When things fall through the cracks. Like shoes. And a seat belt.

toddlersneaksOur family outing to attend a Purim Carnival in Ann Arbor on Sunday didn’t begin well.

Why? Well, let’s see. Neve was late getting down for her nap, so we knew she’d only get about 40 minutes of sleep before we had to scoop her up, take her out into the winter cold, and buckle the infernal five-point harness on her.

Joe thought maybe, if we were lucky, we could get her into the car quickly and smoothly enough that she’d fall back asleep when we started driving. To that end, he went out to put the packed diaper bag in the back of his car, and Lily ran out after him. She climbed up into her car seat to wait, while the car warmed up, and I gathered the things I thought we should have that didn’t make it into the diaper bag – Neve’s hat and mittens, Lily’s hat and mittens, an extra snack “just in case” – and went outside to join Lily in the idling car.

Joe appeared on the sidewalk, speed-walking with Neve – who looked dazed, wrapped in two blankets – in his arms. He tried to figure out how to buckle her into her seat with minimal fuss, but the blankets were a logistic nightmare, and in the middle of dealing with them, he said, “Oy. Her feet are bare.”

“I’ll go get her some socks,” I said, unbuckling my seat belt and running back into the house. I grabbed a pair, came out and put them on her little pork chop feet, and watched her as we drove off. She didn’t fall back asleep, but instead, looked bored and vaguely disgruntled throughout the half hour trip.

Upon getting to Ann Arbor, we were running a little late, so Joe inched forward at an intersection to turn right, not seeing an elderly man on his bike in the crosswalk. I yelled for Joe to stop, he stomped on the brake, and I suddenly felt and heard Lily’s body press against the back of my seat.

Oh, no.

In our frantic rush to not forget anything – like Neve’s pajamas, since we’d be coming home at her bedtime, or a change for Lily in case she had an accident – we’d somehow each forgotten to check and make sure that Lily was strapped into her seat.

“Sweetie, are you OK?” I said in a panic.

“I’m OK, Mommy. I’m OK,” Lily reassured me repeatedly, though she was clearly a little shaken up. Plus, there was a little swell of pink skin beneath one eye.

Guilt, guilt, guilt, guilt, guilt. Oh, the guilt. “Holy crap,” I thought. “I am the world’s worst mother.”

I contorted my body around my own seat to reach for Lily’s seatbelt and buckled her in as Joe drove off. “Oh, kiddo. I’m so, so sorry. That’s our fault. We forgot to check and make sure you were strapped in.”

“That’s OK, Mommy.”

“No, it’s not. We need to be more careful. But if that ever happens again, you tell us you’re not strapped in, and we’ll do it right away. But hopefully, after this, it won’t happen again. OK?”

She nodded.

“And just to warn you, you might get a little bruise under your eye. But even if you do, it will get better and fade away. I promise.”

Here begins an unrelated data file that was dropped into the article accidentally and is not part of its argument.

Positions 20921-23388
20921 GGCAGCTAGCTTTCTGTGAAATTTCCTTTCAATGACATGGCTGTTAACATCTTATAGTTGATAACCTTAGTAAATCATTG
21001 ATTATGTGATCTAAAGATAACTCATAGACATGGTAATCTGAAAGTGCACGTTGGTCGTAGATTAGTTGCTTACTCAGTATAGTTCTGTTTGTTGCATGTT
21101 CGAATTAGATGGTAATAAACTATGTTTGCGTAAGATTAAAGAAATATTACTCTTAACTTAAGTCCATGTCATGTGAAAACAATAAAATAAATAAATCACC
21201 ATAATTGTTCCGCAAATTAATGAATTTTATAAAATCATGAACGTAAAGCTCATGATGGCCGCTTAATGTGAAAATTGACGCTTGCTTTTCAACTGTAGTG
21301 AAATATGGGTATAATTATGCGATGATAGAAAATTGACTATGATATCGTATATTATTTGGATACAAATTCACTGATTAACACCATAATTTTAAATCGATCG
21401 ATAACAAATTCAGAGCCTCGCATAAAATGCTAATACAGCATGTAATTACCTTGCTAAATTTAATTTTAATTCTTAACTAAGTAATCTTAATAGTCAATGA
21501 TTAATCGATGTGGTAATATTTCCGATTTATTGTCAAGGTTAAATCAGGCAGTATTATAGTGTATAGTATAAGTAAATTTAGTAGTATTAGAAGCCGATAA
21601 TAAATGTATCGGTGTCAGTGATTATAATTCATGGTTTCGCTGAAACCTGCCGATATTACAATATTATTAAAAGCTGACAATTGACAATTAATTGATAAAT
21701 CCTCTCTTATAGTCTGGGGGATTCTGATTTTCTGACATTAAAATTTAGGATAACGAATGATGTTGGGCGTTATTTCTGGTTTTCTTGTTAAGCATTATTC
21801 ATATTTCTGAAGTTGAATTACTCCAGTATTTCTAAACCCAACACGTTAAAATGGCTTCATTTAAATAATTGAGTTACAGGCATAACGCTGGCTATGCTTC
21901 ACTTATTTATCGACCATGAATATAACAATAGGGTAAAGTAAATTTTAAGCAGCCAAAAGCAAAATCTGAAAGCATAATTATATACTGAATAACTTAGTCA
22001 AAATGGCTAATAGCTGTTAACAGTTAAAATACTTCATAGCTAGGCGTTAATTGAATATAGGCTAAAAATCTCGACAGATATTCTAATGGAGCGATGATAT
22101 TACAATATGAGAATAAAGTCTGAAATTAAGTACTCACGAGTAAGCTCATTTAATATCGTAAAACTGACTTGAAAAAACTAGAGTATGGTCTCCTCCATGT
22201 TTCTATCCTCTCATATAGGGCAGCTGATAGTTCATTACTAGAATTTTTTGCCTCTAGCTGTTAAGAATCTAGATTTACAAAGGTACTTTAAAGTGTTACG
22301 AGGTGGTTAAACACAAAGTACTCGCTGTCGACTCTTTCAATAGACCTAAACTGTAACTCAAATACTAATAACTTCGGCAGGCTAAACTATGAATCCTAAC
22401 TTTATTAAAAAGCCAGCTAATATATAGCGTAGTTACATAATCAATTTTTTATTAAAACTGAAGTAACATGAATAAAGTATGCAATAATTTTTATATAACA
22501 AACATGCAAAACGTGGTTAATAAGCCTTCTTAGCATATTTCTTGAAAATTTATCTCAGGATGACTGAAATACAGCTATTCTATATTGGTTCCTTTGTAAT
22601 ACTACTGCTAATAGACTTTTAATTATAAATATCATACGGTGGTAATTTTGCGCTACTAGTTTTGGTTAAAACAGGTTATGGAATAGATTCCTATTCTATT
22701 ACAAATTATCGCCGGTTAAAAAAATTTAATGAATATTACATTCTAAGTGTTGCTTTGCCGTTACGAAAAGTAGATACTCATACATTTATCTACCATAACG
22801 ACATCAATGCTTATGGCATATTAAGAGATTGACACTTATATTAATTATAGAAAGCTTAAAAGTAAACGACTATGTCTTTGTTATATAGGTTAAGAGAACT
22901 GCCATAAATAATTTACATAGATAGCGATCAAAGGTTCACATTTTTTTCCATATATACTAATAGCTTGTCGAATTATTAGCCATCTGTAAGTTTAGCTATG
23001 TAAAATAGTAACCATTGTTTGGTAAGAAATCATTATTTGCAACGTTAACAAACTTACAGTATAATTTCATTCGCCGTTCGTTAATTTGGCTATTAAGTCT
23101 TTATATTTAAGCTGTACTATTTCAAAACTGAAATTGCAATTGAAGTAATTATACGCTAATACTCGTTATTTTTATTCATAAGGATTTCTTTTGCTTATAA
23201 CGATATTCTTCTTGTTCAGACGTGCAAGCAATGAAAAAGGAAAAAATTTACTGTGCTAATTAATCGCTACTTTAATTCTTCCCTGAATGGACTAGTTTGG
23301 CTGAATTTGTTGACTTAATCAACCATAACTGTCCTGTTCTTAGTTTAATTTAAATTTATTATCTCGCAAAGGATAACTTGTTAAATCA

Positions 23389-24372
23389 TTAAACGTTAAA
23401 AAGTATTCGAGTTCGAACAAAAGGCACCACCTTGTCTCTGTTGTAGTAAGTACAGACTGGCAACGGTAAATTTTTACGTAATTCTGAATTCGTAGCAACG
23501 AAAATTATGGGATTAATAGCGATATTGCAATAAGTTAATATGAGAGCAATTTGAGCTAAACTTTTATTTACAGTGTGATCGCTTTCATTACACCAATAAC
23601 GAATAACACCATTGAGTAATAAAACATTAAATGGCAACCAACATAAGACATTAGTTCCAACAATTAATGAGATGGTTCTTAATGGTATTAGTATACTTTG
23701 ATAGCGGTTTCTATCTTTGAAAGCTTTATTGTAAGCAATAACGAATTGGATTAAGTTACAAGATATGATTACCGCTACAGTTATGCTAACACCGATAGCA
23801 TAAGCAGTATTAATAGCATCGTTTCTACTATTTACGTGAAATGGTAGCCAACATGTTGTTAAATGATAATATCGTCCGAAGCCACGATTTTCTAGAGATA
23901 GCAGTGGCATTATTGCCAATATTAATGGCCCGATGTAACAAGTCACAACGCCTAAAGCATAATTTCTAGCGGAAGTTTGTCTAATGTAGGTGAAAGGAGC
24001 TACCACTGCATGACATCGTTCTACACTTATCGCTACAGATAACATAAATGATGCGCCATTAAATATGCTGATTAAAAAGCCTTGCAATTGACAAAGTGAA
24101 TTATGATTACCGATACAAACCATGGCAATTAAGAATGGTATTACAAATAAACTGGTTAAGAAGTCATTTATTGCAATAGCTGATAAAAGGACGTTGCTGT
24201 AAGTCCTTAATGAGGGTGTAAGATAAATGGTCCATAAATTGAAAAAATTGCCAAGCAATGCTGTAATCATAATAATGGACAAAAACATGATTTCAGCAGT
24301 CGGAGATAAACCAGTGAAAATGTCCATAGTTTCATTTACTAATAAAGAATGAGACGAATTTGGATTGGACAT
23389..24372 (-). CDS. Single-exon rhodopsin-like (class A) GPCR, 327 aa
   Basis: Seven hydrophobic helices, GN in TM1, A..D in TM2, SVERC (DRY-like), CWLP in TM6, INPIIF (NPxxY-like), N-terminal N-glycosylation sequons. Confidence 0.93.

“I have a bruise?” She asked, tentatively touching the skin beneath her eye.

“No, not now, but there might be one in the morning. We’ll see. I just wanted to warn you that there might be one later.”

“OK, Mommy.”

While frantically dividing and (questionably) conquering the pre-trip tasks, Joe and I had both made bad assumptions. I thought he’d buckled Lily in when she first came out. He thought I’d done taken care of it while he went to get Neve. Regardless, I suppose the up-side is that I’ll probably never, ever NOT check her seatbelt two or three times before going anywhere from now on.

We soon arrived at the Temple, and my husband said, “Did you get shoes for Neve?”

“There’s not a pair in the diaper bag?”

Bad assumptions, take two. (Though the socks I’d retrieved for Neve were the kind that look like Mary Janes – so they were socks that LOOKED like shoes. That’s close, right?)

At this point, we shook our heads and chuckled at our own utter incompetence at parenting. Clearly, though we’ve been doing this for nearly five years now, and we occasionally feel like, “We get this now,” we still haven’t quite got as good a handle on things as we’d like, obviously.

So it came to pass that that Joe and I walked our slightly pink-faced 4 year old and our shoeless 1 year old into the festive atmosphere of the Temple on Sunday, hoping in our hearts that loving the girls like crazy and trying our best – since that’s all we can do – will, in the end, be enough.

Here’s hoping that parenting is graded on a generous curve.

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One thought on “When things fall through the cracks. Like shoes. And a seat belt.

  1. Matt Welch says:

    Here’s the kicker: even if our parenting is graded on a pretty harsh curve, you’re still doing fine because all of us are *at least* that incompetent.

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